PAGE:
Dr. Debdeep Mitra

Command Hospital Air Force Bangalore, India

Title: Management of Leprosy Patients with New Type 1 Lepra Reaction



The type of leprosy that affects an individual depends on the immune response mounted against the organism. This leads to a spectrum of disease which may be complicated by immunological phenomena called reactions. Antimicrobial chemotherapy is effective in treating the Mycobacterium leprae infection but up to 30% of individuals with borderline disease experience Type 1 reactions(T1Rs). T1Rs are immunologically mediated episodes, localised in skin and nerves, which are a major cause of nerve function impairment. Nerve function impairment may result in disability and deformity.

Leprosy Type 1(T1Rs) reactions are immune-mediated events leading to nerve damage and preventable disability affecting hands, feet and eyes which are treated with corticosteroids. There is little evidence on alternative treatments for patients who don’t respond to steroids or experience steroid adverse effects. We report the results of a randomized controlled trial testing the efficacy and adverse effect profile of Adalimumab and Prednisolone(A+P) in comparison to Prednisolone only (P) in patients with new T1R in a tertiary hospital. Adalimumab is a TNF-Alpha blocker and the levels of TNF-Alpha were correlated before and after the clinical intervention.

Systemic corticosteroids are the mainstay of treatment of T1Rs although conclusive evidence of their efficacy is lacking. The optimal dose and duration of treatment with steroids is still unclear although there is evidence that suggests prolonged therapy improves outcome.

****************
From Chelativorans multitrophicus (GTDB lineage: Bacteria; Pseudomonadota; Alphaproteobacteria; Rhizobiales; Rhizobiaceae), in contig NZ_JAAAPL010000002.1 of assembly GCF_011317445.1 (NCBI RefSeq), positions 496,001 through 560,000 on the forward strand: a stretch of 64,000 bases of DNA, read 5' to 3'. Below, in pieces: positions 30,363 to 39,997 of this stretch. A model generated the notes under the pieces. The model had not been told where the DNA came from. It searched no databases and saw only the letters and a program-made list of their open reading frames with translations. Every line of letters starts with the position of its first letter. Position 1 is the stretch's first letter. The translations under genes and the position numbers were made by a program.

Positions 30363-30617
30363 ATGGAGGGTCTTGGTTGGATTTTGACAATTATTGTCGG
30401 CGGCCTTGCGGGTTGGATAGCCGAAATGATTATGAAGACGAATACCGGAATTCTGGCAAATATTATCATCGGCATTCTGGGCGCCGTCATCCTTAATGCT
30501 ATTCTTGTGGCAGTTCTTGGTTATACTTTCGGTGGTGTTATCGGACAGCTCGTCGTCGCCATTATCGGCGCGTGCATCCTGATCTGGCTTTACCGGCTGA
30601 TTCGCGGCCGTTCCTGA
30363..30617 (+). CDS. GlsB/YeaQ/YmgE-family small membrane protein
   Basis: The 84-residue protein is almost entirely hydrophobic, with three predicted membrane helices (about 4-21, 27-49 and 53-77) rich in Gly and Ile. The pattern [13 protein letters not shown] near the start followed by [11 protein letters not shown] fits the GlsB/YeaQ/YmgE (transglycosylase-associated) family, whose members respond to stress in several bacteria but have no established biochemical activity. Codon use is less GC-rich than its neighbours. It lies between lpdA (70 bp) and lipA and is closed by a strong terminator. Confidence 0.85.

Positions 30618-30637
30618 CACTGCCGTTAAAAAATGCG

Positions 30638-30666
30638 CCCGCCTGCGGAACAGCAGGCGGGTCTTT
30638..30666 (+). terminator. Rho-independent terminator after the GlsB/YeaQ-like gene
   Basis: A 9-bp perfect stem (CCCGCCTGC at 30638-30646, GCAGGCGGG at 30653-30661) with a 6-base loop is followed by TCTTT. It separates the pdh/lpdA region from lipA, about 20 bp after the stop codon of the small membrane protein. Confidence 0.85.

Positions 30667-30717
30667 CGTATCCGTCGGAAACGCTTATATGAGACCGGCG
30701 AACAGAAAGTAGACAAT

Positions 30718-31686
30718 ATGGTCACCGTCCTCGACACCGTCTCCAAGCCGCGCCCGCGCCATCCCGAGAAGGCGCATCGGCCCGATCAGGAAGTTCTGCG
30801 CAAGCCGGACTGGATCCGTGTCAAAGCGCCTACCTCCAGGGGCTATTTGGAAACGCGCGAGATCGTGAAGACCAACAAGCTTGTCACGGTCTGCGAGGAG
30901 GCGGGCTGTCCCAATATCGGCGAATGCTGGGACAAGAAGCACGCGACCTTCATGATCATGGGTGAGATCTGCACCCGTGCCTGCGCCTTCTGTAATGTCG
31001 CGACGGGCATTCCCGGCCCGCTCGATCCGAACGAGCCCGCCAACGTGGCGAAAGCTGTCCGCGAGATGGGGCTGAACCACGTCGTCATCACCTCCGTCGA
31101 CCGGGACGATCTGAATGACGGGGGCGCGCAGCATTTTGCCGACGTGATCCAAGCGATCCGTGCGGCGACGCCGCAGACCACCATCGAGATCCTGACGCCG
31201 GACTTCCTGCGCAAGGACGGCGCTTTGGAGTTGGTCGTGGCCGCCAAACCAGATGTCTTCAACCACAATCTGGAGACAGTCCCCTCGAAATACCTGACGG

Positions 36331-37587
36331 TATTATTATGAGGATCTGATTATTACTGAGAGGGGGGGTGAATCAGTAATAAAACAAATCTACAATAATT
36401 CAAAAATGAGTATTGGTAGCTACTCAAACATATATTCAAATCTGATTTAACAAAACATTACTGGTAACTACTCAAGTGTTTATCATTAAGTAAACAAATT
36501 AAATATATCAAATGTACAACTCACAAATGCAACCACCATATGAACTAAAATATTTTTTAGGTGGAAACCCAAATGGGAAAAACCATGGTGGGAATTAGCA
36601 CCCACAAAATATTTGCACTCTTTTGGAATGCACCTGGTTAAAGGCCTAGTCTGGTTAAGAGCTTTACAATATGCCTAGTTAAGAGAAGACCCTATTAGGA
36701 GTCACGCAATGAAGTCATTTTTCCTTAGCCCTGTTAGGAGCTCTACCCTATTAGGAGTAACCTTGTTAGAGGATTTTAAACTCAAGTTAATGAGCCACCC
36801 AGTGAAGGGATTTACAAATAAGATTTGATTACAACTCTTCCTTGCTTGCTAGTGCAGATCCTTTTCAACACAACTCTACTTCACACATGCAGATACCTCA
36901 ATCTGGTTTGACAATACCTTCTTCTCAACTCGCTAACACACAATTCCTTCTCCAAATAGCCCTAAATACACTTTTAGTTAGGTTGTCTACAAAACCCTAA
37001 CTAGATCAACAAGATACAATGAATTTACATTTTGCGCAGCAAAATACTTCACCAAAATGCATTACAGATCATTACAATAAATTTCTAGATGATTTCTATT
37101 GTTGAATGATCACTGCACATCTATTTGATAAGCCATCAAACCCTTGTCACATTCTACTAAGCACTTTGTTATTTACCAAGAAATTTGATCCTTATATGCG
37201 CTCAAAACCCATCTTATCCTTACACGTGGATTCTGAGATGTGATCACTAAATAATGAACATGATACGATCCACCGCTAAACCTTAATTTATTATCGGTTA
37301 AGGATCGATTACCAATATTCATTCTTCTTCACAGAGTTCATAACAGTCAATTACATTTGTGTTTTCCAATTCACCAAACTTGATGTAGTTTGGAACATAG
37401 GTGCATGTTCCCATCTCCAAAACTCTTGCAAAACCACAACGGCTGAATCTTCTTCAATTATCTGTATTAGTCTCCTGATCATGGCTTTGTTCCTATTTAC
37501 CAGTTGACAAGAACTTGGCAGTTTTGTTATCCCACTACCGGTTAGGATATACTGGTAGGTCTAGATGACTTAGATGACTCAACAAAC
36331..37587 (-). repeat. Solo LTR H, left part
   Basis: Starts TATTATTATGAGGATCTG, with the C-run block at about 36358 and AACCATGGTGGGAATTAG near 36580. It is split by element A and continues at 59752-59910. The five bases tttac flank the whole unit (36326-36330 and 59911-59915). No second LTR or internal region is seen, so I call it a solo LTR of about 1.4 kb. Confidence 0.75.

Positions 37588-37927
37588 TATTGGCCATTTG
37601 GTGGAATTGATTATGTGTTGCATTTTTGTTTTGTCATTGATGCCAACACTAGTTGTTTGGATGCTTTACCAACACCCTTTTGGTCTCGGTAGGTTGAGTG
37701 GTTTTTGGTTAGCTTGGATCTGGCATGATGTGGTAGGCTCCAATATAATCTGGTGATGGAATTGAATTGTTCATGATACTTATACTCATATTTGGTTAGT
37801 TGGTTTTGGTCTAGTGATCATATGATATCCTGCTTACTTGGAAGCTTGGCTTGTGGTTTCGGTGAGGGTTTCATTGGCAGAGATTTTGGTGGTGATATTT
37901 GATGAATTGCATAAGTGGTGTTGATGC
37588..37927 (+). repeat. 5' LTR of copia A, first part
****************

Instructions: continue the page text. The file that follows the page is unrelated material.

This is the first double-blind Randomized controlled trial assessing Adalimumab, in management of T1R. Adalimumab could be a safe alternative second-line drug for patients with T1R who are not improving with prednisolone or are experiencing adverse events related to prednisolone. This study illustrates the difficulty in switching off leprosy inflammation. This is a first study highlighting the safe use of a Biologic drug in a chronic granulomatous infectious disease.


Dr. Debdeep Mitra presently working as Professor at Dept. of Dermatology, Command Hospital Air Force, Bangalore, India. Earlier he worked as Associate Professor at Base Hospital Delhi Cantt, New Delhi. He received doctoral degree in the year 2013 from the Armed Forces Medical College, Pune, India. His research prime objective is to manage patients with an infectious disease, leprosy which is considered a social stigma. To his credit, he has published more than 50 articles in various international peer reviewed journals and presented at more than 80 national and international forums.

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